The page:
1. They provide them access to pornography. You would be aghast if you read that a parent was permitting their child or teenager to visit an adult bookstore. You do just that when you provide them with a smart phone. I can guarantee that your teenager will soon figure out how to bypass any parental controls you might place on it. Do they have the Snapchat app on their phone? Snapchat is a photo and video sharing app for smart phones. Google the name and you will find articles detailing how teenagers regularly use this app to send naked photos to others. Snapchat is well aware this is going on. Snapchat is not the only app teenagers use to transmit pornography. But doesn’t Snapchat delete the photo after ten seconds? A screen shot of the sext photo can be taken, saved and distributed over the internet.

Most TV owners who have access to premium channels will have access to pornography. You can see adults at times on these channels having simulated sex before a lot of teenagers go to bed. You might believe that your teenager does not see it but if you and the adults in the home view it, it is just a matter of time before your teenagers view it as well.

What about computers and viewing pornography on your computers? Does your teenager have access to a computer that has internet access? If the computer has internet access, the chances are great your teenager can figure out how to get around any parental controls and view pornography. I know of parents who have put parental controls on their computers but not on their smart phones.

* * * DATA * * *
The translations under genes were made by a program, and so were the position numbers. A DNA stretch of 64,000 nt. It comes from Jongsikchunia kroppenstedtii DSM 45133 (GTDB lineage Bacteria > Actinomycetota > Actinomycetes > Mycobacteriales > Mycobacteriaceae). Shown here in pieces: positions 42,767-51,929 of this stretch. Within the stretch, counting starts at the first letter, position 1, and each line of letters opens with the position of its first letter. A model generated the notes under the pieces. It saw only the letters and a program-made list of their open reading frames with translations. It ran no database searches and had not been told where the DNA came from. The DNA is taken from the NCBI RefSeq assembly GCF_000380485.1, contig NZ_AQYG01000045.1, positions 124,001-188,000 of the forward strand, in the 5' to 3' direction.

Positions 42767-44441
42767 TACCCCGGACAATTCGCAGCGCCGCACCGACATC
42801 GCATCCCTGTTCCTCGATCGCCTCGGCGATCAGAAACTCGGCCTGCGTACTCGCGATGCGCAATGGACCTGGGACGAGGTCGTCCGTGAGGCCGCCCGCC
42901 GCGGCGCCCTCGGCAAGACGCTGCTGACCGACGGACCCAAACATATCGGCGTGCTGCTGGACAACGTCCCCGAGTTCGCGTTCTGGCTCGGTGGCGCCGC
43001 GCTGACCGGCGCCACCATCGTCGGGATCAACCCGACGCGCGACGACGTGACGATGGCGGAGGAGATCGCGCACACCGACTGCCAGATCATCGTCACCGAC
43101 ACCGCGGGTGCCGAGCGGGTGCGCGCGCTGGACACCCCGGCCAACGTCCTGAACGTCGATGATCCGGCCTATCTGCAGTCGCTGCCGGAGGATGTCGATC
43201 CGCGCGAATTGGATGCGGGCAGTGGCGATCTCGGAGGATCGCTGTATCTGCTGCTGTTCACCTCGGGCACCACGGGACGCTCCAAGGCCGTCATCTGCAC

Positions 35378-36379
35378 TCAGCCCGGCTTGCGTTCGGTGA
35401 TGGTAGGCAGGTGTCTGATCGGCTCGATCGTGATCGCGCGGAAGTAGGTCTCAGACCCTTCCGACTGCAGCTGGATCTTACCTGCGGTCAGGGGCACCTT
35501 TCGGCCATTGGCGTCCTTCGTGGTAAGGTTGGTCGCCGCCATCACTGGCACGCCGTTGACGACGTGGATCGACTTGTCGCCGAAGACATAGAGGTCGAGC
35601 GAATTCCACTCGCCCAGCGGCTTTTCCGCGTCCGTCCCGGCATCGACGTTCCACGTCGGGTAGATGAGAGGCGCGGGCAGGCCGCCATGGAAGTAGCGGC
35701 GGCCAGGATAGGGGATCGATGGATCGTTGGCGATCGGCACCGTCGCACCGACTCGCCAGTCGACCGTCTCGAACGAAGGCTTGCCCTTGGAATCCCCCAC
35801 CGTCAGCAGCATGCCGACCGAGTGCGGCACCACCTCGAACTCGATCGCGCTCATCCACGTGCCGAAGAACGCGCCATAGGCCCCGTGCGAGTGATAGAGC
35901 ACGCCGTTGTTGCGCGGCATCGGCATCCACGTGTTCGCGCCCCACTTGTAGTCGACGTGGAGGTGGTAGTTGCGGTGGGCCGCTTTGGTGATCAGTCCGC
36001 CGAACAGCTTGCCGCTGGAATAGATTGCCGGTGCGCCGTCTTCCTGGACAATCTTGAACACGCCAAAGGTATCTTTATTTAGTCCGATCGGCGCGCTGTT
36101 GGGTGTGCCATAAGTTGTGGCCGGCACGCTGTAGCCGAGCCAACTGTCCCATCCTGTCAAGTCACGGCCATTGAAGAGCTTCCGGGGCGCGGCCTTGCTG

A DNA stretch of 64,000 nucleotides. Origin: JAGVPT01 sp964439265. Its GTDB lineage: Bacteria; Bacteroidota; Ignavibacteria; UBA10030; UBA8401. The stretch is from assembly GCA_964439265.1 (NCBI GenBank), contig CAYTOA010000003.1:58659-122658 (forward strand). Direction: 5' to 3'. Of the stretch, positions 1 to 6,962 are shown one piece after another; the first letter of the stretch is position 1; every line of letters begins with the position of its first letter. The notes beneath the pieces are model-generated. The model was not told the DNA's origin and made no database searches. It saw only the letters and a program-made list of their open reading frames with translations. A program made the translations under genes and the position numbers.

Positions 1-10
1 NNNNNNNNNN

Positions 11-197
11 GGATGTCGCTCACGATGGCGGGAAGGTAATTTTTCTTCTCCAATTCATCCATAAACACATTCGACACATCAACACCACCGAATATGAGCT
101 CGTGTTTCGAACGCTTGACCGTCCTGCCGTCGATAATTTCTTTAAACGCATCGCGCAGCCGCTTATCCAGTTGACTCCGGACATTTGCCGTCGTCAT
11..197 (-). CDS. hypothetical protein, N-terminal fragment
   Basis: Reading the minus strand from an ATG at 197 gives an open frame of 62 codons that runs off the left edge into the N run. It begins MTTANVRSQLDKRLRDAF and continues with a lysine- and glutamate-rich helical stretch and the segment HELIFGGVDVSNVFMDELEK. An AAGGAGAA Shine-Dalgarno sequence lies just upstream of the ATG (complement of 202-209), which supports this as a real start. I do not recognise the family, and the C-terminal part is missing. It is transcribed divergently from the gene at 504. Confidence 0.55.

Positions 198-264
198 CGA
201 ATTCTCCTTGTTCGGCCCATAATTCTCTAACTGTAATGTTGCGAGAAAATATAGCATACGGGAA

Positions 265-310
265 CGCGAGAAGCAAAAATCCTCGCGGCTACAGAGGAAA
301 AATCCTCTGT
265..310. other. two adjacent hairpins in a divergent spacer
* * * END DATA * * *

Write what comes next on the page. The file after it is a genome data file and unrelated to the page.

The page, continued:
2. Most adults who work for business or government entities must take yearly sexual harassment training. It is stressed that if you engage in sexual harassment, dire consequences will occur. Your child does not take yearly sexual harassment training.

When did you last have a conversation with your children or teenagers about not viewing pornography and not engaging in risky sexual behaviors. I have represented 10-year-olds charged with sexual abuse of younger minors. The victims in a number of these cases were 2 years and older. When was the last time you spoke with your 4-5-year-old about good touch/bad touch and to tell Mommy or Daddy if anyone ever gives you a bad touch? Do you do so yearly?
Do you want your child/teenager to be arrested/charged with sexual offenses towards children? What about their being labeled a sex offender and possibly being having to register as a sex offender? Do you want them being suspended or expelled from school for sexual misconduct?

3. Be observant. Boys and girls playing in their bedrooms out of the sight of adults can quickly start engaging in risky sexual behavior. Very often the young girl will go along with what the older boy is doing sexually and not tell a parent. Eventually they will disclose. Sexual misconduct occurs frequently between siblings, step-siblings, cousins, and neighbors.

The child or teenage offender can suffer lifelong consequences resulting from being charged with engaging in lewd and lascivious conduct with minors. Do not let this happen to your child or teenager. Please review prior blogs I have written on this subject. Teen Sexing; Sex Between Minors; Minors Can and Do Commit Sexual Abuse; The Most Dangerous Gift A Cell Phone;  What if Your Child Has Been Accused of Sexual Misbehavior with a Minor Under 14 or If Your Child is a Victim of Sexual Misbehavior; Causes of Juvenile Suspensions Expulsions, and Criminal Charges; Ways to Protect Your Minors from Being Sexually Abused, and Increased Punishment of Sex Offenses by Juveniles.